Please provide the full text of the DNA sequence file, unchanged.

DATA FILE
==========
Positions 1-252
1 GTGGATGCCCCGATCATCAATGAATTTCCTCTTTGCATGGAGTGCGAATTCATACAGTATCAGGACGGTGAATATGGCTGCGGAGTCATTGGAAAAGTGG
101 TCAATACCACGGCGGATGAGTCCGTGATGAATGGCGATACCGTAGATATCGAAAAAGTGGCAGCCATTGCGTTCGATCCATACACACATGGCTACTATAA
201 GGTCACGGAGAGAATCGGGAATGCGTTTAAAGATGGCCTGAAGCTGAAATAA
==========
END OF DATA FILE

Positions 1-252
1 GTGGATGCCCCGATCATCAATGAATTTCCTCTTTGCATGGAGTGCGAATTCATACAGTATCAGGACGGTGAATATGGCTGCGGAGTCATTGGAAAAGTGG
101 TCAATACCACGGCGGATGAGTCCGTGATGAATGGCGATACCGTAGATATCGAAAAAGTGGCAGCCATTGCGTTCGATCCATACACACATGGCTACTATAA
201 GGTCACGGAGAGAATCGGGAATGCGTTTAAAGATGGCCTGAAGCTGAAATAA